Annette Gordon-Reed says that no one needs to worry we’ll start taking down statues of Jefferson & WashingtonHistorians in the News
tags: Confederate Monuments
...The idea that taking down the monuments dishonored the Confederate dead is one commonly refuted. The statues being removed were not in cemeteries, nor were they dedicated to the Confederate dead—but to specific men. But even that was a charade. As [New Orleans Mayor Mitch] Landrieu pointed out, many of today’s contested Confederate monuments were raised long after the war, during periods of white backlash against civil rights: in the Redemption period, or during the mid-20th century civil-rights movement.
“They were not statutes that were put up to honor those particular men,” he said. “It was to send a message that the Confederacy was really the right cause, and not the wrong cause.”
The Lost Cause narrative was allowed to take root in part because of a desire among whites in both the North and South to foster reconciliation.
“The idea was to bring the country back together, and that’s what whites did,” said Annette Gordon-Reed, the Harvard professor of American history. “It’s like beating up your little brother and then you feel guilty and then you let him have his way.”
Viewed in this light, the removal of monuments is not an erasure of history, but an effort to revise the popular account toward a more accurate one: “We’re just beginning, in the last 40 years, to tell the true story of the country,” she said.
Some hesitation about removing monuments is grounded in a sense among Southerners of still being condescended to, Landrieu said. “I think some of the pushback is [the sense that] if we admit this and we admit we were wrong, it will feed into the misapprehension that people have” about continued racism in the South. Of course, it is just the opposite—the backlash only brings unwanted attention to the persistence of Confederate monuments—but as the poet Elizabeth Alexander pointed out, the North is hardly immune to racism itself. “As Bree Newsome said,” referring to the activist who, as part of a protest removed the Confederate flag from the South Carolina state house grounds in 2015, “the Confederacy may be a southern issue, but white supremacy is an American issue,” Alexander said.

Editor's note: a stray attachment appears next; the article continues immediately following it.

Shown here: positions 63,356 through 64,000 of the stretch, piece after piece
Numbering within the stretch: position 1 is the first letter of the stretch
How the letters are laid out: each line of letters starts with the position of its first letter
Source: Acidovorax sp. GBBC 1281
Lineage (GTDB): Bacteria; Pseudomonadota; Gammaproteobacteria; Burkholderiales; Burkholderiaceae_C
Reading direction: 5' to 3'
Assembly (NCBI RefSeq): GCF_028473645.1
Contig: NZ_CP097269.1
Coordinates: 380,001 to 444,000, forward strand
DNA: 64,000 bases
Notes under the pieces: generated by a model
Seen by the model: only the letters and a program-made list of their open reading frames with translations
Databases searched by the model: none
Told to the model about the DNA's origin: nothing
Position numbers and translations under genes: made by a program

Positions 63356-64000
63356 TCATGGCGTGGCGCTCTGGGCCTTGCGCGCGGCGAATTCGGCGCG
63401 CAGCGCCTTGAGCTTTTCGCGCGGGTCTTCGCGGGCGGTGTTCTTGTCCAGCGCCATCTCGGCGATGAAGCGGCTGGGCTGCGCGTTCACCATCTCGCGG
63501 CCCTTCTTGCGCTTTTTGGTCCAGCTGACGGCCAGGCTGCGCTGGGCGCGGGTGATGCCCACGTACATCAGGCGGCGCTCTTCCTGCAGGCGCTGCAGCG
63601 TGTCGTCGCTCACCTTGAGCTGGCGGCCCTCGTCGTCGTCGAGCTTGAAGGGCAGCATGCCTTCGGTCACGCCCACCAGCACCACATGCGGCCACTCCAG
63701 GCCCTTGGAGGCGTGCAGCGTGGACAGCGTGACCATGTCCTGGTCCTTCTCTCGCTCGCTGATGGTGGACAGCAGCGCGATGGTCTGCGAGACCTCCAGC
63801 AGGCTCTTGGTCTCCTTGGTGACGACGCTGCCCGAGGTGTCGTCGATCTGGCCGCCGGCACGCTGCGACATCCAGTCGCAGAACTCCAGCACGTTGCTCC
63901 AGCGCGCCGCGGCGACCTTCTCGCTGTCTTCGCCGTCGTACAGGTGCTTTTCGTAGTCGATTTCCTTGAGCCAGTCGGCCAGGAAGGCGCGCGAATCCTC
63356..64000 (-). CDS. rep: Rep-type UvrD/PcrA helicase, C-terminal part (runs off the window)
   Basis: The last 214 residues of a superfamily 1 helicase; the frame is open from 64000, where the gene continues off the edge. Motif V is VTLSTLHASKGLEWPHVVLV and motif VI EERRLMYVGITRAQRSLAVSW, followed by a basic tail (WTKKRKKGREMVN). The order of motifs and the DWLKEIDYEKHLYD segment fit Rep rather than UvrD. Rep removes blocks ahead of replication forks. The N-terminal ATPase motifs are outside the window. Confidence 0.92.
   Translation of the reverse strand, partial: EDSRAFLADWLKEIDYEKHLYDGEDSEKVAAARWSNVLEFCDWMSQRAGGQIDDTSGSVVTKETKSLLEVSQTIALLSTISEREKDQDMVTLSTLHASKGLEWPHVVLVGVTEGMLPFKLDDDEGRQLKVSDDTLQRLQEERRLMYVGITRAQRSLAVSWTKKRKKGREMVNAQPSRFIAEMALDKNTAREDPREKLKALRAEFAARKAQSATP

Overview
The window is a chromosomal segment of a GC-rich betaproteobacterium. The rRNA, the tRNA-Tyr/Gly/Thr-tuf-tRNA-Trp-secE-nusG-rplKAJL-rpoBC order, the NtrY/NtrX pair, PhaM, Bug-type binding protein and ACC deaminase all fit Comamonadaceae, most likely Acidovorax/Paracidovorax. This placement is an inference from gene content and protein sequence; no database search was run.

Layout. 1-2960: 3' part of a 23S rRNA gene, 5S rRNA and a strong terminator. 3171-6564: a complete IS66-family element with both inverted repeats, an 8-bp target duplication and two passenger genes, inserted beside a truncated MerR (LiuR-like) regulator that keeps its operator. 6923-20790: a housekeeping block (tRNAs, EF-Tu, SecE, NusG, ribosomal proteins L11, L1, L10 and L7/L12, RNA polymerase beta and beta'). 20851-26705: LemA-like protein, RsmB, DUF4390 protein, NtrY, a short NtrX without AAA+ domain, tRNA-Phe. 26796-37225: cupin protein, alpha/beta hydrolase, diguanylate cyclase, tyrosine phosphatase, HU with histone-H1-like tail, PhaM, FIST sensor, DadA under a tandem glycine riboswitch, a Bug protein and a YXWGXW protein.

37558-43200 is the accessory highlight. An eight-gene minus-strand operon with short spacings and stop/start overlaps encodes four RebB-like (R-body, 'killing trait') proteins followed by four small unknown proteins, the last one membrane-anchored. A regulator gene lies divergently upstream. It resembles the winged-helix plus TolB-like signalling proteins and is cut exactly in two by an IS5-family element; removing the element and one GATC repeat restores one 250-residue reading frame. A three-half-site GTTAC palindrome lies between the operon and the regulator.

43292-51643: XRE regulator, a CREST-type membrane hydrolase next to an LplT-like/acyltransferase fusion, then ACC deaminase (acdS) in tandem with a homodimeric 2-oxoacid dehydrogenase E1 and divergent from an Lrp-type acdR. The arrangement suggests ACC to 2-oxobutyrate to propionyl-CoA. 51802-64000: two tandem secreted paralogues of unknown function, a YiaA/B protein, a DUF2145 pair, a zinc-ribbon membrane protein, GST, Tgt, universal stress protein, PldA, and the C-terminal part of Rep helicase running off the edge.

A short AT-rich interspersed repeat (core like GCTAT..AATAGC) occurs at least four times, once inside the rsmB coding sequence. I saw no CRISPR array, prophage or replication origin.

Nevertheless, the concerns about erasure of history remain perhaps the most potent objection, espoused not only by irredentist rebels but even by those who declare strong disdain for the Confederacy. And Gordon-Reed offered two rejoinders.
The first was that removing a statue hardly constitutes erasing history. “We’re always going to know who Robert E. Lee is,” she said. “The question is where these monuments are. The public sphere should be comfortable for everybody.”
But what about the idea that once the Lees and Stonewall Jacksons and P.G.T. Beauregards are pulled down, the revisionists will inevitably start agitating for pulling down monuments to slave-owning Founding Fathers like George Washington and Thomas Jefferson.
But Gordon-Reed, who won the Pulitzer Prize for her book on the relationship between Thomas Jefferson and Sally Hemings, said it was not hard to draw a bright line separating Jefferson’s generation of Virginians from the ones who tried to secede.
“We can distinguish between people who wanted to build the United States of America and people who wanted to destroy it,” she said. “It’s possible to recognize people’s contributions at the same time as recognizing their flaws.” ...
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